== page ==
How to ask a Professor for Recommendations?
After having zeroed in on who to ask from, you have to, well, ask. This requires a bit of finesse as after all you will be asking them to take some time out for you, from their otherwise tight schedule. Here are some things you should try.
- First, send him an email or simply knock on his door, during his office hours, and let your intention be known. If you have been smart, you have kept in touch with him, over emails or simply a smiling-nod in the hallways, for you to be able to strike up a conversation without any introductions.
If not, try this sample email template to ask a professor for a recommendation.
Start with a clear objective and then move on to a memory jogger, I was in ABC101 who had done a project on XYZ that you had helped me with. Once sufficiently confident that he does remember you, hopefully not for the wrong reasons, move on to the details.
– Mention the schools, and degree, you will be applying to.
– The details of whether it needs to be a paper recommendation or a digital one. If digital, provide all the links and login details.
– Provide him your transcripts, resume, your Statement of Purpose. Also make sure you ask what all documents would he need, whether in print or by email. Make a neat list of items and file them for him. Make his life easy.
– Give him the details of the order of university deadlines. That way, he will know which ones to tackle first.
– And if you can meet with him, do so. It helps Professors to put a face to the name and also provides them an opportunity to ask you your motivation behind pursuing the degree, what makes you stand apart from the rest of the crowd, and other questions that can ultimately make his recommendation compelling.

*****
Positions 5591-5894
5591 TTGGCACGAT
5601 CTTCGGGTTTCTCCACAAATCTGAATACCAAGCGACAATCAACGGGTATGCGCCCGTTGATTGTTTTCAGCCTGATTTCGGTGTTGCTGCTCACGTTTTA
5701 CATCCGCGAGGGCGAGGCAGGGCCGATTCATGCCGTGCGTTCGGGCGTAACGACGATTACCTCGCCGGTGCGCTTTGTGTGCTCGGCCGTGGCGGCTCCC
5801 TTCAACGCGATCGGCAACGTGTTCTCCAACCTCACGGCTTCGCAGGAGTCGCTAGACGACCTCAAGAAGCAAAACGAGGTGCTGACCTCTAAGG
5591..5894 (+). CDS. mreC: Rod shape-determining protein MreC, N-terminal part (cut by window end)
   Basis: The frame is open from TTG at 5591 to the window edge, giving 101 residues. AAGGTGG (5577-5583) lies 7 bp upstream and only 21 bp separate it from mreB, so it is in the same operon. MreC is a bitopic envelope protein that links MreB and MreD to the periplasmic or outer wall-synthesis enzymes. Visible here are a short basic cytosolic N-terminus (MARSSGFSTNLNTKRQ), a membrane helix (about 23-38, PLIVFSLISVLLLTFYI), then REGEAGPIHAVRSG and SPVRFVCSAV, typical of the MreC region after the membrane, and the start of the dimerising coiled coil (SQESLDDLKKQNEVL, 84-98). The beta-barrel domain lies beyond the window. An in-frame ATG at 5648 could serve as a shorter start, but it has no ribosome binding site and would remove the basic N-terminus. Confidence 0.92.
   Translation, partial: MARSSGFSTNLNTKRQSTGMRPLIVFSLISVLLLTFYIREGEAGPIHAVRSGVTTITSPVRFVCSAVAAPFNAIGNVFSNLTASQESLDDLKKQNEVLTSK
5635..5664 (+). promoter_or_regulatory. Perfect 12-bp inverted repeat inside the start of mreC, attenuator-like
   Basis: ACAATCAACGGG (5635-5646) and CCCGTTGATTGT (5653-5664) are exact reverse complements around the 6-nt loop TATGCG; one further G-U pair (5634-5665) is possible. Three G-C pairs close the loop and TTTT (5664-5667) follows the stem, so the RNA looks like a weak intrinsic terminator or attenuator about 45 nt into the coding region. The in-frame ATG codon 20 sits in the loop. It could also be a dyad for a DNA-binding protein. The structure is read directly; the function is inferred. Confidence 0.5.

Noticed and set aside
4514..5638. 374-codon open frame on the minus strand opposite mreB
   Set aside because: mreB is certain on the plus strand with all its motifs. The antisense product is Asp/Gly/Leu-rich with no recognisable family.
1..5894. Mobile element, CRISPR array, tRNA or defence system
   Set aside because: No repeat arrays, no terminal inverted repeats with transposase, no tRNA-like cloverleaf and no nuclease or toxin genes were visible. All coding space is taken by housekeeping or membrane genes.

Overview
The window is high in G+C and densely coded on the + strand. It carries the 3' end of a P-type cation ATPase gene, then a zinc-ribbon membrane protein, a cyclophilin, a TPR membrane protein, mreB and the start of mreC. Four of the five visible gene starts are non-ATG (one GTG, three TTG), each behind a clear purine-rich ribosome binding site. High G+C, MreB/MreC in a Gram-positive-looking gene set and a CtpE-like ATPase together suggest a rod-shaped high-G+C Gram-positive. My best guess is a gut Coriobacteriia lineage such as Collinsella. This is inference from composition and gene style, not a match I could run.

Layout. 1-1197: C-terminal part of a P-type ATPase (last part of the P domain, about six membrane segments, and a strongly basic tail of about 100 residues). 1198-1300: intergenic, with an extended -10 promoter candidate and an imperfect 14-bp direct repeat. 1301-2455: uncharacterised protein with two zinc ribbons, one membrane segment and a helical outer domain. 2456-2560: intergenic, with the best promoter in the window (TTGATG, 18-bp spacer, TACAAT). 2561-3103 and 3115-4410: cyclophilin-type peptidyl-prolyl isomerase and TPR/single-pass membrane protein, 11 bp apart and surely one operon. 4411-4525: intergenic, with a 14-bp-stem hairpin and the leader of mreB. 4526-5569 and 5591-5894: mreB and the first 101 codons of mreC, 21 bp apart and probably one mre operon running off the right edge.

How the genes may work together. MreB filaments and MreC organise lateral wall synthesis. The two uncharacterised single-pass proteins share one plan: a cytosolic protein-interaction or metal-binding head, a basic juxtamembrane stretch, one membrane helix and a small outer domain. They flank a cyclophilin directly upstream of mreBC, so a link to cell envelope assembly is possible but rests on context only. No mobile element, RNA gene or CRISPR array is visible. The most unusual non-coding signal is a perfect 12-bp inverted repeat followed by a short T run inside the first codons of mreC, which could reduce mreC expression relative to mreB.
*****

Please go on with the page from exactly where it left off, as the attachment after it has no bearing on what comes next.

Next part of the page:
- When you do meet with him, be professional and don’t show up half an hour late or minus the paperwork. Have your transcripts, SoP, Resume, etc filed and ready for his perusal, as mentioned before.
Also important are stamped envelopes with University addresses neatly written. Be polite. Remember he symbolically owns a straw doll with your name on it. Don’t give him a reason to push pins in it.
- Keep timeline in mind. Make sure you give your recommending Professor enough time to prepare the letter. A good plan would give him at least 2 months to ponder. Rushing at the very end will make for a very bad plan and most Professors will not entertain being pushed to a corner.
- Drop in once, or email, somewhere two weeks before the deadline for a gentle reminder. Don’t overdo it though. Your trust in them should be a given, having handed them the responsibility of taking your application to the next level.
- If there is no response, just write/meet him a day before the deadline. And once it is sent, send him a thank you note or drop in to express your gratitude.
The general rules of approaching a professor for recommendation are not vastly different from what courtesy demands from any professional association. You want the relation to continue.
Update him if you choose to discard a certain application, so that he doesn’t spend time working on a moot letter, and definitely let him know when your acceptance arrives.